Pancreatitis isIt is a common disorder, but is easier to control if caught early. It occurs when dog's pancreas becomes inflamed. The cells become damaged enough to leak digestive into the abdominal cavity, which can result in secondary damage to surrounding organs, such as gall bladder, intestines, or liver. The pancreatitis is a gland located on the right side of the abdomen, it really as no room for it or it's "spills" to go. The pancreas aids in metabolism of sugar (produces hormones such as insulin) and digestion of food (produces enzymes). Pancreas problems can lead to blood sugar levels and issues with surrounding organs. Go to vet for physical examination and blood panel. Pancreas enzyme levels will help with the diagnosis, but full blood work is needed to get an over all view or which organs may be involved.
Dogs that have elevated pancreatic enzyme levels in their blood commonly develop problems in the liver as well. Hepatitis (inflammation of the liver) and Jaundice (yellowing of skin, gums, eys due to bilirubin in the blood) may be secondary to the primary pancratitis. Typically you'll see a rise in the liver enzymes ALT, AST, Bilirubin, ALKP and possibly GGT. More information is below about secondary liver issues.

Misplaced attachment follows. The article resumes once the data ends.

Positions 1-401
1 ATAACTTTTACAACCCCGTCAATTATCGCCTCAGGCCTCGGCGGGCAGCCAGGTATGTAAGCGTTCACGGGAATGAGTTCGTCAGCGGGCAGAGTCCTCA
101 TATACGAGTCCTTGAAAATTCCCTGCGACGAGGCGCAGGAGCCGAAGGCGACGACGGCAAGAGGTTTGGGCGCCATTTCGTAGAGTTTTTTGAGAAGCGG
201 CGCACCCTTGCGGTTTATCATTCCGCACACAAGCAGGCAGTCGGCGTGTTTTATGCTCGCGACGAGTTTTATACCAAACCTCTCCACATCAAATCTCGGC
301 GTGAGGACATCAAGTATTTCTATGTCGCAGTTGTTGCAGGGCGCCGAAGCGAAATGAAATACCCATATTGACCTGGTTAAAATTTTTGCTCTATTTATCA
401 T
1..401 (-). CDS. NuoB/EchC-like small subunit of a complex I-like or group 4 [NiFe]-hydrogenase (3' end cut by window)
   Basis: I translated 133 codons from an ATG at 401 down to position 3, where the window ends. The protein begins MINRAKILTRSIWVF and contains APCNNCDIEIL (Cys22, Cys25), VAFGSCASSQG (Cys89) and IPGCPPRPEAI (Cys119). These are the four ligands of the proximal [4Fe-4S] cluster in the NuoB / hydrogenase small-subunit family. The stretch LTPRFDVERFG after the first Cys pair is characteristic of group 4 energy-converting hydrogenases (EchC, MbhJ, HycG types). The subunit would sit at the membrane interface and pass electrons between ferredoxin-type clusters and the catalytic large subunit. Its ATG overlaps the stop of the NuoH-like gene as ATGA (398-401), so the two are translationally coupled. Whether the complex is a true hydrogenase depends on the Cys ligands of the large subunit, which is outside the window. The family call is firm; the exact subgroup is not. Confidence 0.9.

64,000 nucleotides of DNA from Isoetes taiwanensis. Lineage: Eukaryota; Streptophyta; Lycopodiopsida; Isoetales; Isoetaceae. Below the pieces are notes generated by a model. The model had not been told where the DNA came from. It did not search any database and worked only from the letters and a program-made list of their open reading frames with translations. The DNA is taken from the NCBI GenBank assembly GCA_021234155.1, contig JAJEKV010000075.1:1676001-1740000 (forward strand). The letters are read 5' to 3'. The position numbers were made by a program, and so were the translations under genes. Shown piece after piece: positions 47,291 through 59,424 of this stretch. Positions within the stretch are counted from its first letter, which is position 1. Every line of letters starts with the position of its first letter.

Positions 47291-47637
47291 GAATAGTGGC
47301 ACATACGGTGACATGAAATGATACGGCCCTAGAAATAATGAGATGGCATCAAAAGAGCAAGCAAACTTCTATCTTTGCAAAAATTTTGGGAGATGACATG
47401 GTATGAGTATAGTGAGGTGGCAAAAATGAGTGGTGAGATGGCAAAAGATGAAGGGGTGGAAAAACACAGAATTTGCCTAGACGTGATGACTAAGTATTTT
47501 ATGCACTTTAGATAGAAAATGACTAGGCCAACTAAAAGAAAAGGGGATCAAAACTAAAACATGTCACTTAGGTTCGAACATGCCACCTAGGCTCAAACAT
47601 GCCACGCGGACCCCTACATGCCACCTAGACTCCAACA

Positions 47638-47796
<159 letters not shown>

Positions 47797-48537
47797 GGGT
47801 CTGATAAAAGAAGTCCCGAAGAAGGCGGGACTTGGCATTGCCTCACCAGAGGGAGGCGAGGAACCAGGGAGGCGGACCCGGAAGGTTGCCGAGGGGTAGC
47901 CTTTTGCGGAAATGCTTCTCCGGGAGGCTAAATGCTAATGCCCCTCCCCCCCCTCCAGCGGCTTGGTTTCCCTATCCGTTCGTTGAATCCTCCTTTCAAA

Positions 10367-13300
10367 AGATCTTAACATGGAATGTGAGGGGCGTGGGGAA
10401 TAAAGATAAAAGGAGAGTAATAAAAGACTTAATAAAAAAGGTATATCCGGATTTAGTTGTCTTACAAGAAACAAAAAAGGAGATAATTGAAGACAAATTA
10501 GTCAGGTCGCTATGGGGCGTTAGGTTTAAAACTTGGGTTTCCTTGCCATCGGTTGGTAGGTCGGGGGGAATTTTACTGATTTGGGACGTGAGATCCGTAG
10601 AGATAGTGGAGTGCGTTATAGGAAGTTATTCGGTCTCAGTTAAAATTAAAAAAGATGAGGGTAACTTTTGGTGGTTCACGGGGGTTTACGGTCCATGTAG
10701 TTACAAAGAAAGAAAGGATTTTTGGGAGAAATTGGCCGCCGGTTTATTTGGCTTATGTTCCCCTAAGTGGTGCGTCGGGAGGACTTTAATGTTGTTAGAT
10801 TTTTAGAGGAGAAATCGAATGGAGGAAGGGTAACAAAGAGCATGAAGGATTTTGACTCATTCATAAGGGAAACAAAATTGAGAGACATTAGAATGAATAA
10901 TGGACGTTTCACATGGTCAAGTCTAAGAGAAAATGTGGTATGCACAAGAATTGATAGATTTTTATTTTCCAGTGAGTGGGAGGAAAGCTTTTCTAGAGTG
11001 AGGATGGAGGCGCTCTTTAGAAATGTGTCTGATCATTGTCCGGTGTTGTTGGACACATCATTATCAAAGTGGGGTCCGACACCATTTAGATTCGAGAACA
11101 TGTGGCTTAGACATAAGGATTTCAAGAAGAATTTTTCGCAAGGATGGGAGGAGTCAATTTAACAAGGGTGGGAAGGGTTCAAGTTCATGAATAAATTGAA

CauseThe actual cause is unknown, but here are some possible contributors to pancreatitis.
* it is rarely seen in thin, frequently exercised dogs who are fed low fat balanced diets.
SymptomsTwo Forms of sudden onset pancreatitis:
Mild Case (Edematous)- no multisystem failure, complete recovery
More severe, hemorrhagic form- multisystem failure, complications by infection or abscesses
DiagnosisBlood work, exam, abdominal ultrasound are typical first lines. X-rays show little information with organs. Since symptoms can differ, diagnosis must be combined with laboratory tests, examinations, and ultrasounds.
Lab TestThe vet will run a CBC (Complete Blood Count) and blood chemistry analysis. These test are not specific to pancreatitis, but can give a very good insight into what is going on.
Recently IDEXX Reference Laboratories indroducted the Spec cPL (Canine Pancreas Specific Lipase) Test.